DALLAS — Russell Westbrook watched the fourth quarter of the Oklahoma City Thunder’s Game 2 win over the Dallas Mavericks like most of the rest of the 21,000-plus people packed into American Airlines Center Wednesday night.
He watched it from a distance, closer than most but certainly farther away than he’s used to.
The Thunder All-Star and second-team All-NBA pick didn’t play a second in the fourth quarter of what has to be his team’s biggest game of the season yet. Eric Maynor replaced him for the entire fourth quarter and played a critical role in the Thunder holding off the Mavericks for the 106-100 win that evened the series at 1-1.
It was a gutsy move by Thunder coach Scott Brooks, sitting one of his top two players during the most crucial stretch of the season. Had it backfired … but it didn’t. And Westbrook didn’t shy away from addressing it afterwards, doing his best to defuse any potential controversy by praising Maynor and making it clear that his first objective was leaving the building with a win.
“As long as we’re winning I’m good,” Westbrook said. “We were winning. I know you guys all want to ask the same question and I’m going to give you all the same answer. We were winning.”
Maynor only scored four of his 13 points in the fourth quarter but helped the Thunder control the pace down the stretch and also played well defensively. Westbrook struggled with his emotions, getting angry with himself for mistakes and losing focus at times as a result.
That made the decision easy for Brooks.
“I had that decision for the last six minutes or so,” Brooks said. “But I thought the game was being played — we were increasing the lead. We were making shots. I didn’t want to mess with the rhythm. I usually will sub (Westbrook) in. Very rarely have I ever done that since Russell has been here. But it was a decision really — Eric was playing well.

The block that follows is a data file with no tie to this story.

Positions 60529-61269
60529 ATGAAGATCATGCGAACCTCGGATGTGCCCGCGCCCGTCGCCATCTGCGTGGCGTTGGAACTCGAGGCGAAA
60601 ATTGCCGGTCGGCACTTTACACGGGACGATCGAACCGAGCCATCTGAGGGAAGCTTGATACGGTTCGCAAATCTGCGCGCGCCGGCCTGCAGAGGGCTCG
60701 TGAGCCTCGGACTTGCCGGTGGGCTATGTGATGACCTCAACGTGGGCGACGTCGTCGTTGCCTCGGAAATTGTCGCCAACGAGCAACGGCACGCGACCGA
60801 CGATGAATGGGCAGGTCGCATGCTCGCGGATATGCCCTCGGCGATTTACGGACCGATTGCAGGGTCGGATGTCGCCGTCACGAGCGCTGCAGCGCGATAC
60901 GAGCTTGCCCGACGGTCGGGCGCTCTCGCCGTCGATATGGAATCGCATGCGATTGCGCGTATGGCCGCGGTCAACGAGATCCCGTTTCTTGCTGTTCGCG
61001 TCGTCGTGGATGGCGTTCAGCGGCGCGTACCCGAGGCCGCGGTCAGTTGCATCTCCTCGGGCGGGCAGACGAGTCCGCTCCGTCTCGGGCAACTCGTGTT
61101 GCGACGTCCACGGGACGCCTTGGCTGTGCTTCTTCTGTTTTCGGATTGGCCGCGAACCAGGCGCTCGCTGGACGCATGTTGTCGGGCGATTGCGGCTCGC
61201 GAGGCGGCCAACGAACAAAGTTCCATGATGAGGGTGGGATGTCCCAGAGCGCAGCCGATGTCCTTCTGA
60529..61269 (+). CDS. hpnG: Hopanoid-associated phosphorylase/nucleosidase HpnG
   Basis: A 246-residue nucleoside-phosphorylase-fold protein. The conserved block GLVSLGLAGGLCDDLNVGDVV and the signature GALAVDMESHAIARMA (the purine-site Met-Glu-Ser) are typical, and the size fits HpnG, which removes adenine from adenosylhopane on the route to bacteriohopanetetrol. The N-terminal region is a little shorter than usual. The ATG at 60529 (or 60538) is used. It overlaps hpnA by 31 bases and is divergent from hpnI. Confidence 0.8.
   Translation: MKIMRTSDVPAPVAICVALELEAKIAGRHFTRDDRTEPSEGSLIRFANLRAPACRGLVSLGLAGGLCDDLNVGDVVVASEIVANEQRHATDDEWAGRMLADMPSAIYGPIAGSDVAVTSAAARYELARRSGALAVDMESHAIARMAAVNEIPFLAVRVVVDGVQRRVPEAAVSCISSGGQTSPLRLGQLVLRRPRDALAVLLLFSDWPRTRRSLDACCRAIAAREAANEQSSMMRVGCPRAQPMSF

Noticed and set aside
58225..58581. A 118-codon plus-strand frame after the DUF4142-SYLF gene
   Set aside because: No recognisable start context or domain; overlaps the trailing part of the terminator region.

“It had nothing to do with Russell. Eric was playing good basketball, solid basketball for us, and we were increasing the lead. The temptation was there when they cut it to six and when they trapped and we had to call a timeout, but I believe in all of our guys. Some guys get more minutes than others, but the minutes that they do, they have to play hard and they do. And I believe in what they do out there.”
The Thunder believe in their coach and the decision he made.
“I’m not really out there thinking about it,” Maynor said of getting replaced at crunch time. “When I get called I’m going to go out there and play and whenever he takes me out I’m going to go to the bench and cheer for my teammates. Tonight I did my job.”
Indeed. And the Thunder’s other superstar certainly had no problem with the coach’s decision.
“I think it was just the way game was going,” Kevin Durant said. “Eric had our whole group going and had the five guys on the floor all in sync and playing as one. We had a good lead and with three or four minutes to go you can’t take those guys out. Russell understands that. He’s a perfect teammate. He was over there cheering everybody on, and from your leader, that’s what you’d like to see if he was on the bench.”
Rather than wringing his hands over his own performance (18 points on 7-for-15 shooting, four assists, four turnovers and three rebounds in 28 minutes), Westbrook again talked about the importance of the win.
“This is big,” he said “We got a win on the road in the Western Conference finals. It’s very important and I think as a team we did a good job of staying together.”
When asked to assess his own performance through three quarters, Westbrook refused to bite. “It was fine,” he said. “I’m not really worried about what I’m doing. I’m just trying to guard and win. That’s what our main objective is and that’s what it’s all about.”